Master’s Thesis Presentation • Artificial Intelligence • Occlusion-ordered Semantic Instance SegmentationExport this event to calendar

Friday, August 18, 2023 — 10:00 AM to 11:00 AM EDT

Please note: This master’s thesis presentation will take place online.

Soroosh Baselizadeh, Master’s candidate
David R. Cheriton School of Computer Science

Supervisors: Professors Yuri Boykov, Olga Veksler

Conventional semantic ‘instance’ segmentation methods offer a segmentation mask for each object instance in an image along with its semantic class label. These methods excel in distinguishing instances, whether they belong to the same class or different classes, providing valuable information about the scene. However, these methods lack the ability to provide depth-related information, thus unable to capture the 3D geometry of the scene.

One option to derive 3D information about a scene is monocular depth estimation. It predicts the absolute distance from the camera to each pixel in an image. However, monocular depth estimation has limitations. It lacks semantic information about object classes. Furthermore, it is not precise enough to reliably detect instances or establish depth order for known instances.

Even a coarse 3D geometry, such as the relative depth or occlusion order of objects is useful to obtain rich 3D-informed scene analysis. Based on this, we address occlusion-ordered semantic instance segmentation (OOSIS), which augments standard semantic instance segmentation by incorporating a coarse 3D geometry of the scene. By leveraging occlusion as a strong depth cue, OOSIS estimates a partial relative depth ordering of instances based on their occlusion relations. OOSIS produces two outputs: instance masks and their classes, as well as the occlusion ordering of those predicted instances.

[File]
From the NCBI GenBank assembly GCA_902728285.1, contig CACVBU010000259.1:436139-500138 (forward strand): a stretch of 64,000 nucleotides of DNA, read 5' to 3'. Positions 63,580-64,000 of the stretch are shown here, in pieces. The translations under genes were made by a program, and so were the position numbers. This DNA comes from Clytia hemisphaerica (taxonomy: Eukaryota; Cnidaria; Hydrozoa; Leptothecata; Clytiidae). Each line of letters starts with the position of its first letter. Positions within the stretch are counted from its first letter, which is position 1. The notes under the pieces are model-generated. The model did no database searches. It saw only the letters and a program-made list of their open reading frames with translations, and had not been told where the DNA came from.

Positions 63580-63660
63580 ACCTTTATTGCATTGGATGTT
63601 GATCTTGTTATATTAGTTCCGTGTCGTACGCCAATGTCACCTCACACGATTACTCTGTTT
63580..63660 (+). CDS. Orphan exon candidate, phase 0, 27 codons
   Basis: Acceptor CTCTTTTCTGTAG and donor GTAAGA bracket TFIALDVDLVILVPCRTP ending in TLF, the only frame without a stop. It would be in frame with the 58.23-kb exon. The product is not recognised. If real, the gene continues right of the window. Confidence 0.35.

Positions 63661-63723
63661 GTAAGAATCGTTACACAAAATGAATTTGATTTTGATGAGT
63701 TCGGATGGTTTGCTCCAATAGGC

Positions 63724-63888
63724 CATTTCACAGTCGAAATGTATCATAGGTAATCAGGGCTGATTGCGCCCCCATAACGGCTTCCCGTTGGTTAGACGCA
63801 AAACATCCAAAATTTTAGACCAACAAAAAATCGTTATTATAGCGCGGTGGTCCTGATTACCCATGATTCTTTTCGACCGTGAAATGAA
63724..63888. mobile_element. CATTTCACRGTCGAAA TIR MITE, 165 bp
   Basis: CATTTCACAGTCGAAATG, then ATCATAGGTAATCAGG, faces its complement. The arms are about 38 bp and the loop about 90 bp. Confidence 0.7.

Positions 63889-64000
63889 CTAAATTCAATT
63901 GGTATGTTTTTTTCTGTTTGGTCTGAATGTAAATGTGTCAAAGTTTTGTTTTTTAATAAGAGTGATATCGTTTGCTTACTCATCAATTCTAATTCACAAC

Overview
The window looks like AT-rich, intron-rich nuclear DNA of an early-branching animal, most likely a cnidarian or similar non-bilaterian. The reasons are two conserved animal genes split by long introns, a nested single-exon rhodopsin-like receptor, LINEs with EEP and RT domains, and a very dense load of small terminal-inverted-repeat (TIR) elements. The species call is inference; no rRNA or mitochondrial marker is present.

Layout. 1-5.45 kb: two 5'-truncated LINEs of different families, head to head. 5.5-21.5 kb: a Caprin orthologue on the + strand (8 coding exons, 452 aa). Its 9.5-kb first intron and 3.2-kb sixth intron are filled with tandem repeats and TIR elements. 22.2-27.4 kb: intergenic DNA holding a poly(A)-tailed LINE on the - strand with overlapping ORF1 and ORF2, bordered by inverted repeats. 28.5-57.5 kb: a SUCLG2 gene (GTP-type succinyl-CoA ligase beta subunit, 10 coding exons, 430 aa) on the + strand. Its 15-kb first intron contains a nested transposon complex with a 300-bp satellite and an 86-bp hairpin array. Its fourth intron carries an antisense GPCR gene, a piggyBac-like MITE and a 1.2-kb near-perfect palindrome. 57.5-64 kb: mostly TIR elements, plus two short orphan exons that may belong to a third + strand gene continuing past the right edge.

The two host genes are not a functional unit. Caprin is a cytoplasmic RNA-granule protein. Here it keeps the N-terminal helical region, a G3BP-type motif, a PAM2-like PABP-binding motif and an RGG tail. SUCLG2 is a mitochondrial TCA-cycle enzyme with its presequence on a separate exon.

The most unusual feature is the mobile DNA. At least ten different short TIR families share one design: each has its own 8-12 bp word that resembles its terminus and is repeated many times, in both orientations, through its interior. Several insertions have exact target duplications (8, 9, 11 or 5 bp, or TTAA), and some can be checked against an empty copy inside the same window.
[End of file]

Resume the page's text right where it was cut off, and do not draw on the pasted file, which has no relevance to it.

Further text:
Existing works pre-date deep learning and rely on simple visual cues such as the y-coordinate of objects for occlusion ordering. This thesis introduces two deep learning-based approaches for OOSIS. The first approach, following a top-down strategy, determines pairwise occlusion order between instances obtained by a standard instance segmentation method. However, this approach lacks global occlusion ordering consistency, having undesired cyclic orderings. Our second approach is bottom-up. It simultaneously derives instances and their occlusion order by grouping pixels into instances and assigning occlusion order labels. This approach ensures a globally consistent occlusion ordering. As part of this approach, we develop a novel deep model that predicts the boundaries where occlusion occurs plus the orientation of occlusion at the boundary, indicating which side of it occludes the other. The output of this model is utilized to obtain instances and their corresponding ordering by our proposed discrete optimization formulation.

To assess the performance of OOSIS methods, we introduce a novel evaluation metric capable of simultaneously evaluating instance segmentation and occlusion ordering. In addition, we utilize standard metrics for evaluating the quality of instance masks. We also evaluate occlusion ordering consistency, and oriented occlusion boundaries. We conduct evaluations on KINS and COCOA datasets.


To attend this master’s thesis presentation on Zoom, please go to https://uwaterloo.zoom.us/j/98917923266.

Location 
Online master’s thesis presentation
200 University Avenue West

Waterloo, ON N2L 3G1
Canada
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